2. Protectors which are either i) Managers – concerned with the future and often socially-sanctioned and rational parts eg hard-working parts, or ii) Firefighters which are reactive, impulsive and sometimes extreme eg addictions, suicidality, dissociation.
  3. Exiles which are usually childhood wounds or trauma that have not been processed or integrated, eg a part that feels unlovable or not-good-enough.

These parts live in the landscape of our nervous system, thereby there is a correlation with PVT as listed above. 

There are three ways of experiencing our parts within the IFS framework: 

  1. physical sensations (eg temperature, tension), 
  2. bodily expression (eg blushing, speech, posture) and 
  3. energetic expression (eg pressure, weight).

The organising principles of PVT are: 

  1. neuroception – detecting what is happening without awareness, inside our body, in the world around us and in connection with others
  2. hierarchy: ventral vagus (heart space), sympathetic nervous system (SNS – fight/flight) and dorsal (stuck trauma). It is not possible to move from a dorsal state (shut down) into a ventral state without going through the physical mobilisation of the sympathetic nervous system.
  3. co-regulation – this is required if we are to shift ‘up the PVT ladder’ from dorsal, through the SNS and into ventral. Co-regulation is achieved through compassion rather than empathy. The client’s distress needs to be met by the therapist without fear,  thereby providing containment. It is important that the therapist remains in ‘Self energy’ to avoid becoming burdened or disregulated by too much empathy.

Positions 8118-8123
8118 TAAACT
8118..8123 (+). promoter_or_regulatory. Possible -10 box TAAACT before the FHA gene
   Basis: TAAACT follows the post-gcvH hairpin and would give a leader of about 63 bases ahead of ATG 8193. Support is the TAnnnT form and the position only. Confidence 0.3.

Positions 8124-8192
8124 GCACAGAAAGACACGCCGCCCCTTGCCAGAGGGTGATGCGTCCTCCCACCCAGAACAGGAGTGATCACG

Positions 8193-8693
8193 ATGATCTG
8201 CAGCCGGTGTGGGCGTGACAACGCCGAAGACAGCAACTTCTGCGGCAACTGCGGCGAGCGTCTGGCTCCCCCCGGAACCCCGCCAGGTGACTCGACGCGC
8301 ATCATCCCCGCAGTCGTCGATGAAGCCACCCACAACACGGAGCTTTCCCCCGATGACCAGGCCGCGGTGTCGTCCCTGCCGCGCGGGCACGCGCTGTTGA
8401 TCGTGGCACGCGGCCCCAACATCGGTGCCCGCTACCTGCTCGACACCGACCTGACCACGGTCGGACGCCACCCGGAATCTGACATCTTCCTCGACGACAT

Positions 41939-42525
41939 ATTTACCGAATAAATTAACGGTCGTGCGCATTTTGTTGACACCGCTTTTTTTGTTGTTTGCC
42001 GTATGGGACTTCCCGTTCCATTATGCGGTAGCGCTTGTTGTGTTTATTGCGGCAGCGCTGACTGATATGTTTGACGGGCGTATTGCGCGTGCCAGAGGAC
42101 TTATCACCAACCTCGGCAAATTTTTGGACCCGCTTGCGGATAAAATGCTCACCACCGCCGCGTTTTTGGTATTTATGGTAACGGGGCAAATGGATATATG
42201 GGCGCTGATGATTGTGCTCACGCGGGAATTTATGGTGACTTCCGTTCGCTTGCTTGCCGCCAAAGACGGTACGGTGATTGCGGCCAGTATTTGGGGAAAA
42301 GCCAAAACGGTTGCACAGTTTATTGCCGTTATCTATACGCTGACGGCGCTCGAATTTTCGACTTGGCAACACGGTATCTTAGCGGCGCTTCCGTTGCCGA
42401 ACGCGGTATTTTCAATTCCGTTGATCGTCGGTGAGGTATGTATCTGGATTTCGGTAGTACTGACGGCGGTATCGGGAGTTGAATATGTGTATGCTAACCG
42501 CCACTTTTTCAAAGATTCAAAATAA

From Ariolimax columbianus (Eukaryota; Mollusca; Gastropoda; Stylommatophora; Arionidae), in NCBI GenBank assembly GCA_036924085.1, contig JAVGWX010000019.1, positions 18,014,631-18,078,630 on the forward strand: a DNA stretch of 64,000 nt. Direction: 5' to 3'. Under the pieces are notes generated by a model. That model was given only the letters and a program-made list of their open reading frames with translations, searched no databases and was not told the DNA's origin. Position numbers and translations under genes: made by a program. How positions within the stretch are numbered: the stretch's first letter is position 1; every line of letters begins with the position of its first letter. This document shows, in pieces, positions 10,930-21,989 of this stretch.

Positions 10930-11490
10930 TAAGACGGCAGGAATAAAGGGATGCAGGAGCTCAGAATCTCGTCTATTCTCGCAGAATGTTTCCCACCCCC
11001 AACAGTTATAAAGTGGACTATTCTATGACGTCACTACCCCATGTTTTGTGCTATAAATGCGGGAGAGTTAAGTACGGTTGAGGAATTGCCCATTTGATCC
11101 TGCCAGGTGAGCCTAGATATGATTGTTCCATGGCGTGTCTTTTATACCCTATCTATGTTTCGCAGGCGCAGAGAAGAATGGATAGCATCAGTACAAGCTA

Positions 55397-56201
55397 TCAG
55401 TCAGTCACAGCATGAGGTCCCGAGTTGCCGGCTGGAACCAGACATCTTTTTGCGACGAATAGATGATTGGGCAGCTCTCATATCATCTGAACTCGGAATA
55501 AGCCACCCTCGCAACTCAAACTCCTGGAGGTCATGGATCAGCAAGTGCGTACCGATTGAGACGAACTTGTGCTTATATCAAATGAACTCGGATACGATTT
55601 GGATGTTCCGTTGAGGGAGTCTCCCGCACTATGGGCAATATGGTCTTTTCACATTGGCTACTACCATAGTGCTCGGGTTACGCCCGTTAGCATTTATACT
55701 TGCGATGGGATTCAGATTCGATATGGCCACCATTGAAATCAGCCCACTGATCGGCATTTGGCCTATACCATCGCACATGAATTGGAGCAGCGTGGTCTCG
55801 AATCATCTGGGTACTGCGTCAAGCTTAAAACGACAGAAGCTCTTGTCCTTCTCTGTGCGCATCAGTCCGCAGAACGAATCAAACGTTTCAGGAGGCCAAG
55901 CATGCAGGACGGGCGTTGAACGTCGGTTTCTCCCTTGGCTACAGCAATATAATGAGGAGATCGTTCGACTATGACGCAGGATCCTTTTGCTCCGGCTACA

Delegates were invited to take part in a number of experiential exercises, one of which was called the Fire Drill. We experienced what happens to a client if the therapist becomes, for instance, distracted or impatient. The client can immediately feel disregulated, withdrawn or distressed. Additionally, we listened to three different types of music and were asked to notice how these each stimulated different parts of the vagus nerve and IFS parts, in our feelings, thoughts, behaviour, bodily responses, our experience of the world and our sleep patterns.

Techniques used for helping a person regulate (move from dorsal through SNS to ventral) include breathing, meditation, small physical movements (yawning, shaking, standing up, wiggle toes, move to a different chair), therapeutic touch (if you have a touch agreement), slowing down/pausing, music, singing and remembering/repeating/noticing moments of connection and play -especially when relating these to bodily sensations.

Liz Calvert Thompson led the training day with grace, humility and humour,  fully engaging with participants and answering questions. Her expert facilitation is reflected in the delegates’ positive feedback.I would like to take this opportunity to thank Liz for her teaching skills and all delegates for their generous participation and openness.


Average feedback scores from our event:

Organisation of event: 4.7 out of 5

Speaker: 4.9 out of 5


Feedback from our event:

“Well placed / regular breaks helped keep focus. Very knowledgeable and informed speaker”

“The natural flow and organic way in which the subject was delivered was very relatable / experiential and informative” – Luisa Miller, University of Bristol

“Clear, creative, experiential, what a fab day”

“I found the embodiment of the principles by the speaker/presenter as she was presenting particularly helpful”

“I particulary found the experiential parts of the workshop helpful”